This event has finished Took place on: Monday, 24th Feb 2020
Is neoclassical growth theory dead? Why have the biggest industrial economies stagnated since the financial crisis? Is the idea of a competitive threat from China due to a lack of understanding of economic theory or is it a genuine danger to our standard of living?
In his talk, David Sainsbury will set out a new theory of economic growth which explains why the G7 countries have experienced slowing rates of labour productivity over the last twenty five years, the so-called ‘productivity puzzle’, and put forward policies which governments can adapt to innovate and restore their rates of economic growth.
David Sainsbury was Finance Director of J. Sainsbury plc from 1973 – 1990 and Chairman from 1992 – 1998. He became Lord Sainsbury of Turville in October, 1997 and was appointed Minister of Science and Innovation from July 1998 until November 2006. He is the founder of the Gatsby Charitable Foundation, and founded and chairs the Institute for Government. He was elected Chancellor of the University of Cambridge in October 2011.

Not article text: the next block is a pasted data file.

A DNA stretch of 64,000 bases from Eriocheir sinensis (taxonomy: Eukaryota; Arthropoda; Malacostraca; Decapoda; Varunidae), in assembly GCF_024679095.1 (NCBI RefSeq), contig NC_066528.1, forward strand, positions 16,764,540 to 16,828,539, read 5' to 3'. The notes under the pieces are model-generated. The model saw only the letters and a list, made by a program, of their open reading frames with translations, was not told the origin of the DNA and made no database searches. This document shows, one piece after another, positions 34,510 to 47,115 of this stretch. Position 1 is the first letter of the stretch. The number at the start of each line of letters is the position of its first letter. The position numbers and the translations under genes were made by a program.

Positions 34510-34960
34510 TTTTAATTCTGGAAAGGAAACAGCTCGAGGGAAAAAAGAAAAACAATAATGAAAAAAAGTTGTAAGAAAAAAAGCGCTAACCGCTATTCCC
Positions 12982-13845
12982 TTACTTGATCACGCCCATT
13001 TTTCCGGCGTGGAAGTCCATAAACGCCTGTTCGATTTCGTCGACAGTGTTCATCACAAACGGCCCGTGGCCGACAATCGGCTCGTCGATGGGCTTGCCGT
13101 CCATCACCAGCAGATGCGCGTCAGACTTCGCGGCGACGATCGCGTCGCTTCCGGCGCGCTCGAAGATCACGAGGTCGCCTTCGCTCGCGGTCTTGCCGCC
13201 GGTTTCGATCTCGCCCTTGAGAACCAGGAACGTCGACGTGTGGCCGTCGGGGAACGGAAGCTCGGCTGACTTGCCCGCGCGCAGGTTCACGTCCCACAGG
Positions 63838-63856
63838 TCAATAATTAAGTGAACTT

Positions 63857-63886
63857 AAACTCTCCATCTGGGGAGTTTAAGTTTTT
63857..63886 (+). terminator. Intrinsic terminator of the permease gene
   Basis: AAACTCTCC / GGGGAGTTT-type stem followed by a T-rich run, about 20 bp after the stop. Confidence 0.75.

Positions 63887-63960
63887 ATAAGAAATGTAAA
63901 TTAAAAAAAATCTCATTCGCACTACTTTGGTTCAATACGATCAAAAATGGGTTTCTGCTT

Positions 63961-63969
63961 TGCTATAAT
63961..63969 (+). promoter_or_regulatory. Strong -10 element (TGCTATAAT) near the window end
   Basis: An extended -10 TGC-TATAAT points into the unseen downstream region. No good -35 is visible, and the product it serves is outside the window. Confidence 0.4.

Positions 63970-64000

Minouche Shafik is Director of the London School of Economics and Political Science. Prior to this she was Deputy Governor of the Bank of England.
The LSE School of Public Policy (@LSEPublicPolicy) is an international community where ideas and practice meet. Our approach creates professionals with the ability to analyse, understand and resolve the challenges of contemporary governance.
Twitter Hashtag for this event: #LSEWealth
Cost: Free of Charge
Contact and Booking Details
More information at this website.2020-02-24 2020-02-24 Europe/London Windows of Opportunity: how nations create wealth David Sainsbury will set out a new theory of economic growth which explains why the G7 countries have experienced slowing rates of labour productivity over the last twenty five years https://www.ianvisits.co.uk/calendar/2020/02/24/windows-of-opportunity-how-nations-create-wealth-226842 London School of Economics and Political Science (LSE),Lincolns Inns Fields,London,London
London School of Economics and Political Science (LSE),